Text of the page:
On this week’s episode we talk to Matt, founder of the gossip blog and curated archive of celebrity culture, Pop Culture Died in 2009. In our conversation, Matt shares how he became interested in celebrity gossip culture in the early aughts, and how he amassed the archive of celebrity magazines he uses to create his site. There’s been speculation that celebrity gossip magazines are becoming the victim of the digital age, and Matt reflects on being both a part of this digital celebrity gossip world, and an avid fan of its print culture.
Join us on this week’s episode as we talk with Mark Barone about the Lord of the Rings, Stephen King novels, Game of Thrones, and more! We’ll hear stories about stealing a book from a public library, and the best way to protect a book in your backpack. Hint: it involves a pasta box.
Have you ever dressed up like your favorite author? Our guest, Liz Fleming, discovered The Old Man and the Sea at a young age, and dressed up as Hemingway to show her admiration. Join us on today’s episode as we hear this story, and the stories behind other meaningful reading experiences. Joan Didion’s writings on California, for example, helped Liz to prepare for a cross country move to further her acting career. Nick Hornby’s books have been a touchstone throughout her life, a source of laughter and consolation.
Whether taking in Forever by Judy Blume as a young reader, sneaking Sibyl from her mother’s bookshelf, adopting Kurt Vonnegut’s turns of phrase, or reading Stephen King’s The Stand to gain some clarity during a tough time, books have been a touchstone in the life of our guest, Kathy Van Voorhees. On this episode, we discuss bonds between parents and children over books, dyslexia, the relationship between books and dreams, and much more.
What’s it like to read in a new language? On this episode, we talk to Anna Newman, a librarian who shares stories about reading everything from the Secret Garden to Dante’s Divine Comedy. We’ll hear about the year she studied abroad in Florence, and the ways she thinks about reading and translation. She also shares her method for recording her reading history.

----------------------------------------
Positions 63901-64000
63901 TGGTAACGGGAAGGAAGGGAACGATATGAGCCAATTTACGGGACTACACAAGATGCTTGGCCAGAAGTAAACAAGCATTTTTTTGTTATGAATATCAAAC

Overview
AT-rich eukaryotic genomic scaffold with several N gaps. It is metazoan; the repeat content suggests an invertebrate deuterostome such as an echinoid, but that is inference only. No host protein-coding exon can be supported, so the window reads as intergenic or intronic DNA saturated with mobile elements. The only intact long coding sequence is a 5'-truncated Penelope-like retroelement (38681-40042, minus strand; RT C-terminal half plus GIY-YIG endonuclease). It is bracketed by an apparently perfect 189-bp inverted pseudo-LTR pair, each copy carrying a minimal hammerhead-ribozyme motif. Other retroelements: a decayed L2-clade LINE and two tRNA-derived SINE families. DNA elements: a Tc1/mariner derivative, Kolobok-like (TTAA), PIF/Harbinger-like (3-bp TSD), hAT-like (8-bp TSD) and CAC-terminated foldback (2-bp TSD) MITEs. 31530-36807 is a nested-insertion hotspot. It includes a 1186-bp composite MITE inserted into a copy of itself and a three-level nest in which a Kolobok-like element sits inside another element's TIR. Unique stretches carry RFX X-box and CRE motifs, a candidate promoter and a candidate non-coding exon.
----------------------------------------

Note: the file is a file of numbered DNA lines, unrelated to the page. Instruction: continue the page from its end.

Meet Allison. Allison Horrocks grew up on American Girl books, the Dear America series, and Nancy Drew. Combining a love for history and detection, it can come as no surprise she’s chosen to pursue a career in public history. Listen as Allison explains her life in books from Amelia Bedilia to The Diary of Martha Ballard, with many detours in between.
What is it about girls and horse books? On this week’s episode, we investigate the appeal of horse books by hearing from self-proclaimed “horse book expert” Abby Southwell. She also imagines an eat, pray, love adventure, shares some controversial Wuthering Heights opinions, and tells us how her reading changed during a study abroad year in Florence.
Join us as we talk to our guest Graham Stinnett, archivist at the Thomas J. Dodd Center at the University of Connecticut. We talk The Giving Tree, album liner notes, zines, vegan cookbooks, Moby Dick, and more!
On this week’s episode we join Danielle Dumaine to hear stories about My Side of the Mountain, Mrs. Dalloway, Maggie Nelson’s Argonauts, and what it’s like to be named after a famous romance novelist.
Nancy Drew, the Boxcar Children, Laura Ingalls Wilder and romance novels – this episode with guest Betsy Pittman has it all. With a lifelong interest in history, Betsy offers really fascinating reflections on the appeal of romance novels, the lure of rereading some of her favorites, and why the genre – one of the most popular on the market – gets such a bad rap. This episode was recorded as part of a visit to the Thomas J. Dodd Research Center.